Europe's largest low-cost airline Ryanair achieved a surplus of around 188 million euros in the first quarter of this year. The company announced this today in Dublin. Analysts had expected a weaker quarter. If you exclude transactions to hedge fuel costs, the result was around 20 million euros higher than expected at 170 million euros.
A year ago, the airline had recorded a minus of 273 million euros in the same period. However, the group has not yet reached the figures of the pre-pandemic period: in the first quarter of the 2019 financial year, the airline had made a profit of 243 million euros.
Higher utilization than in the same period of the previous year
From the beginning of April this year to the end of June, 45.5 million passengers flew with Ryanair – almost five and a half times as many as in the same period last year. Machine utilization improved from 73 to 92 percent. In the course of this, sales increased sevenfold to 2.6 billion euros.
The airline expects a total of around 165 million passengers for the current financial year up to the end of March 2023. According to its own estimates, Ryanair wants to offer around 15 percent more flights in summer than before the pandemic. According to Ryanair boss Michael O'Leary, there should be no flight cancellations – as already announced by other airlines. One remains confident that 100 percent of the scheduled flights can be carried out, he emphasized.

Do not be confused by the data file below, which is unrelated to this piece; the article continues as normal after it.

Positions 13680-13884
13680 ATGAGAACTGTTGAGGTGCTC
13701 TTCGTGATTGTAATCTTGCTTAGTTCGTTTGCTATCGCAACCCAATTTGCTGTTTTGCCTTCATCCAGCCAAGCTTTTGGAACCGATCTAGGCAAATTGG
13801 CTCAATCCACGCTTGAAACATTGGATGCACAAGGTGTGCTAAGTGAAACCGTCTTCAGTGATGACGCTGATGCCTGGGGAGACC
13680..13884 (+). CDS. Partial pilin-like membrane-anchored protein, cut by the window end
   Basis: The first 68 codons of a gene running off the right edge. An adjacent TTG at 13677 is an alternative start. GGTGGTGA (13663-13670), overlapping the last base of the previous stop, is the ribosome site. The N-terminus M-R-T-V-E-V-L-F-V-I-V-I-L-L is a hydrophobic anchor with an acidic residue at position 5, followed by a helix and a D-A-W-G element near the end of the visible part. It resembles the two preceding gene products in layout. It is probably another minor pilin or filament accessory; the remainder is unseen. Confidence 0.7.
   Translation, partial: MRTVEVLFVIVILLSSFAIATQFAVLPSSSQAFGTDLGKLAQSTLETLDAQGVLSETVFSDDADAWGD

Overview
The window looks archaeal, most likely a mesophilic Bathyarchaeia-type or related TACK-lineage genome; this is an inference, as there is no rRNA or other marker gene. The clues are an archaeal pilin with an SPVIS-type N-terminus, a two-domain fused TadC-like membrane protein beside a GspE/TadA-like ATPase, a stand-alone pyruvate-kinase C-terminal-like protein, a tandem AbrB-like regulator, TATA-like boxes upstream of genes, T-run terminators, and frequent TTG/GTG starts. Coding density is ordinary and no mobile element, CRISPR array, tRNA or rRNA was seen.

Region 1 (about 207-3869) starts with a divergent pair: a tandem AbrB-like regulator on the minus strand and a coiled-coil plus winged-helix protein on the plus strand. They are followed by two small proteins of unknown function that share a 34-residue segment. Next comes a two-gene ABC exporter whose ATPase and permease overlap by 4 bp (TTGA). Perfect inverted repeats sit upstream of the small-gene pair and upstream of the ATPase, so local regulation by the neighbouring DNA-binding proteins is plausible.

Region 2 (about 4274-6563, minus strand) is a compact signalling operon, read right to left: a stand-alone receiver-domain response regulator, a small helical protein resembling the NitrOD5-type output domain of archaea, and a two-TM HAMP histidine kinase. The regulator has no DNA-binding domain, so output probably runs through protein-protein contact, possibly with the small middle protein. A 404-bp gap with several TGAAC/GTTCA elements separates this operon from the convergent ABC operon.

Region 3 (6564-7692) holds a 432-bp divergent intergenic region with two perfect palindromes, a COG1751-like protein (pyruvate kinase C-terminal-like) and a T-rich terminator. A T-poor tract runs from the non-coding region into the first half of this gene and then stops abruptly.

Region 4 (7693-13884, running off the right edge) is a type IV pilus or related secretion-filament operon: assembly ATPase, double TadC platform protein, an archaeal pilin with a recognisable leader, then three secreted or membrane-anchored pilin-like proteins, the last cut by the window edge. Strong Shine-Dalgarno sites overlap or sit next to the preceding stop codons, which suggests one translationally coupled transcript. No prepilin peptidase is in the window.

Despite the strong quarter, Ryanair does not want to make any predictions about how the next few months could affect business. A new wave of pandemics cannot be ruled out in the fall, said O'Leary about the figures presented.
The unpredictability of fuel prices and geopolitical risks also made it impossible to forecast the airline's profit for the full 2022/2023 financial year. According to the company, it has hedged 80 percent of its fuel costs for the remainder of the current financial year.
"Any forecast can change very quickly due to unexpected events beyond our control and we are now in a very strong, but still fragile, upswing." Although a return to profitability at the pre-corona level is assumed, one cannot be sure whether that will happen this year or next.